Radon Reduction Services (Mitigation)
Radon Reduction
3 3 0 - 2 8 9 - 9 9 2 4
Some of the most common types of ASD include the following:
*Sub-Slab Depressurization     *Drain Tile Depressurization     *Sump Pit Depressurization
*Sub-Membrane Depressurization     *Block Wall Depressurization      *Perimeter Drain Depressurization

All of these systems operate under the same theory.  The system creates a mild suction or vacuum in order to remove
the radon gas from the soil, before it enters the home.  The radon is collected into a PVC pipe, and routed so that the
radon is vented safely outside above the roof line.
The process starts with drilling a 4" to 5" hole through the
slab, generally 10" to 12" from the foundation wall in most
basements. This will be where the system creates its suction.  
This hole location is called the "suction point".

A small pit will be hand excavated under the slab through this
hole creating an area for excellent vacuum pressure.

PVC pipe will be installed and sealed into the suction point
with a strong silicone type adhesive.
A white PVC pipe, 3" diameter,
schedule 40 thickness, will be
installed into the suction point.  
The pipe will be routed up the
basement wall and through the
rim joist.  At that point the pipe
may exit to the outside of the
home, or into the garage area,
or in some cases through
closets or hidden chase areas.

Most suction pipes are  located
in a basement area. If the home
does not have a basement, it
may be  located on a first floor
slab area, or even a crawlspace
area.
This is a typical external type system installed on
a single story home.  The suction pipe is routed
from the basement to the outside of the home at
ground level.  

The fan is the rounded area near the base of the
home.  It is designed for radon mitigation and
suitable to mount outdoors.  The fan is mounted
to the pipe with flexible rubber couplings to
help eliminate vibrations and to make it easier to
service.  We always use "white" couplings (not
black)  for a better appearance.  

Notice that the vent opening at the top of the
pipe is above the gutter height of the house.  It
is required that the vent opening be at least 10
feet off ground level, above the eave, and also
certain distances away from open-able windows.

We take great pride in locating outside mounted
systems and  will work with you to find an
aesthetically pleasing location.
This photo shows the vent pipe routed through the
attached garage on an internal system.  The pipe is all
white so it blends with most garage walls and we make
every effort to mount the pipe as close to the wall as
possible.

The pipe is typically schedule 40 S&D PVC, which is very
thick walled pipe, and very durable.  There should be no
concern for any type of damage from normal use of the
garage area.  Noise will also be very minimal, almost silent.

The red part in the middle of the pipe is the vacuum
manometer.  This is a gauge that measures vacuum in the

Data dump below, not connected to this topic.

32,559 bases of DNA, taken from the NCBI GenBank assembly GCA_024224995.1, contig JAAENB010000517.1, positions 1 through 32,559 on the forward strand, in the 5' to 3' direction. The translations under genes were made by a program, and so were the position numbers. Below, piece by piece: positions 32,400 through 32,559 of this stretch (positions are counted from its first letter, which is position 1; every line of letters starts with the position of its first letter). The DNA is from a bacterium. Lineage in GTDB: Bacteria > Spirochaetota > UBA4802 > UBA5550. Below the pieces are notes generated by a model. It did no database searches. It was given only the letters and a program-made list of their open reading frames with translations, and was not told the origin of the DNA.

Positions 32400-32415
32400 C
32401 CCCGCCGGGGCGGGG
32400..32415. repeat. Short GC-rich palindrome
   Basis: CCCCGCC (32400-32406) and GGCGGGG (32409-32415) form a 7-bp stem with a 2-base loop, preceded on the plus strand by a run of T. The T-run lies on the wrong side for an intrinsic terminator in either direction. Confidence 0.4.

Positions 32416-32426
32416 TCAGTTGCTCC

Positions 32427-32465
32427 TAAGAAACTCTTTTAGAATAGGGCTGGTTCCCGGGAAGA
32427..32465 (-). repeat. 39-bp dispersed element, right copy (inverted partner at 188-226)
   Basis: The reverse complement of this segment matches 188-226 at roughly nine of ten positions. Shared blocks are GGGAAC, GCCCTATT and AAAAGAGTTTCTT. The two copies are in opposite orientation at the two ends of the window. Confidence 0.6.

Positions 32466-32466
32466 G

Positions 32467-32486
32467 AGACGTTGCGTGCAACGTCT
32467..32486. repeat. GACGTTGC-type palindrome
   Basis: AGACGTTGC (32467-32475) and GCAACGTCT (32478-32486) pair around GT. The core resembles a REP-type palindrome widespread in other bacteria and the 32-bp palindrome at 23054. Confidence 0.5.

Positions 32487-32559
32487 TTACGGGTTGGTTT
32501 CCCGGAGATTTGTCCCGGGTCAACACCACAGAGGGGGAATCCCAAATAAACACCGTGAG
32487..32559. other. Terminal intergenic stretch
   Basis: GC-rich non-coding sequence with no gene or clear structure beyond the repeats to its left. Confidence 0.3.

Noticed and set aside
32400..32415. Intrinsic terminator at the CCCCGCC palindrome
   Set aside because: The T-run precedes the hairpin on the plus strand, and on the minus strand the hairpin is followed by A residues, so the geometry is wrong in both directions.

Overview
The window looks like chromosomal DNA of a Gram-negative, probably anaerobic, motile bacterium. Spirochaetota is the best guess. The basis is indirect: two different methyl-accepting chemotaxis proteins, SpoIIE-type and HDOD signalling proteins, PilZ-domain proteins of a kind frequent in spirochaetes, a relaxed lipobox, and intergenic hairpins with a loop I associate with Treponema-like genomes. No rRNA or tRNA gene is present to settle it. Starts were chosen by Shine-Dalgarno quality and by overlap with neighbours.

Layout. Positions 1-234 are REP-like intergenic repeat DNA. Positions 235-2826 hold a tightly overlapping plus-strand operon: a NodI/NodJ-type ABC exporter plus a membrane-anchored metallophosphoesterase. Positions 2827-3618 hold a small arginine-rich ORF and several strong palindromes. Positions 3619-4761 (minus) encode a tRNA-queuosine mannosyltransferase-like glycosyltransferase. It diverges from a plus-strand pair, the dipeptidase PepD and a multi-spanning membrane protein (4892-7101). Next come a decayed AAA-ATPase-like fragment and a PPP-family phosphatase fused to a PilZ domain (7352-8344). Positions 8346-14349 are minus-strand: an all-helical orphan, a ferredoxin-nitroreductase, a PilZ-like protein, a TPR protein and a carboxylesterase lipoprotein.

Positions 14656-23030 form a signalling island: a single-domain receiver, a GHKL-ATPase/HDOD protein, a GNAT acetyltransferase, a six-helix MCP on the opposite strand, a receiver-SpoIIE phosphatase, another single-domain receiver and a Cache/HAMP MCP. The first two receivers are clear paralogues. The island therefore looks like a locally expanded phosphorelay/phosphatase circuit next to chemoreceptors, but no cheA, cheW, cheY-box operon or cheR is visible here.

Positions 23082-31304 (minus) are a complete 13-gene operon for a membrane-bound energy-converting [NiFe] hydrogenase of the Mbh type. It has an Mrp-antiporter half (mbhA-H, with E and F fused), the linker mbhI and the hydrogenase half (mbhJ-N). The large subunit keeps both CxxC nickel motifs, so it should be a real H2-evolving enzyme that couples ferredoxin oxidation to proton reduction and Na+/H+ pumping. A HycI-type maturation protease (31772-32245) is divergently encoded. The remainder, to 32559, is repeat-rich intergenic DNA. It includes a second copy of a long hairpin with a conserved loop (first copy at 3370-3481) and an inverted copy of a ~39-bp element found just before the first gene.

pipe and serves as a visual monitoring device for the fan.  
If the gauge reads "0" then it means the fan has either
been accidentally turned off, or has failed.  This is an
important part to the system because you most likely won't
"hear" the system running, and a visual monitor will help
you to know that the system
is running.
This is a photo of the vent pipe on the
rooftop. It looks just like some of the
existing toilet stacks on the home and
blends in well.  

There is an aluminum screen on the end
of the pipe to ensure that no "critters"
will enter the pipe.
This is the vacuum manometer.  It's only function is to
provide a visual indication that the mitigation fan is
running.  This type of device is almost foolproof and
functions well.

Also pictured are the required system labels indicating
the installation date, contractor, and type of system.

Audible alarm type devices are also available. These
devices will sound a loud alarm when the system fails
or has no vacuum.  Some of these systems can be
finicky and require batteries to operate properly.  
These devices are available by special order.
Some homes have sump pit drainage systems
and it may be necessary to install a special
sealed cover in order for our mitigation system
to work properly.

It also may be an option to use the sump pit as
our suction point.  In this photo we see our
suction pipe connected to the special cover
with a removable rubber fitting.  

These covers are removable with basic hand
tools to allow servicing of the sump pump.

It is not necessary to use the sump pit as as the
area for installing the suction pipe. We actually
prefer to locate the suction pipe in the concrete
floor because it will complicate the sump
opening less, and it will work just as well.
SUCTION POINT
ROOF VENT PIPE
3 3 0 - 2 8 9 - 9 9 2 4
The following photos explain the process of mitigation:
FOR TECHNICAL INFORMATION
REGARDING MITIGATION INSTALLATION PRACTICES,
PLEASE REFER TO THE FOLLOWING LINK:

OFFICIAL EPA RADON RMS
(Radon Mitigation Standards)
*Code for installation
SUCTION PIPE
INTERNAL SYSTEM
LOCATED INSIDE
ATTACHED GARAGE
ATTIC MOUNTED FAN
Here we see the mitigation fan and exhaust pipe mounted
in the garage attic space.  You will notice that the fan is
hard wired to a shut off switch, which is used for servicing
the fan.  You will also notice that the pipe is elevated and
mounted securely to a 2x4.   Notice the bracing under the
fan and also the strapping securing the pipe in place.  The
pipe is also sloped away from the fan to aid in
condensation drainage.
VACUUM MANOMETER
SUCTION PIPE
SEALED SUMP COVER
WITH A SUCTION PIPE
INSTALLED
EXTERNAL SYSTEM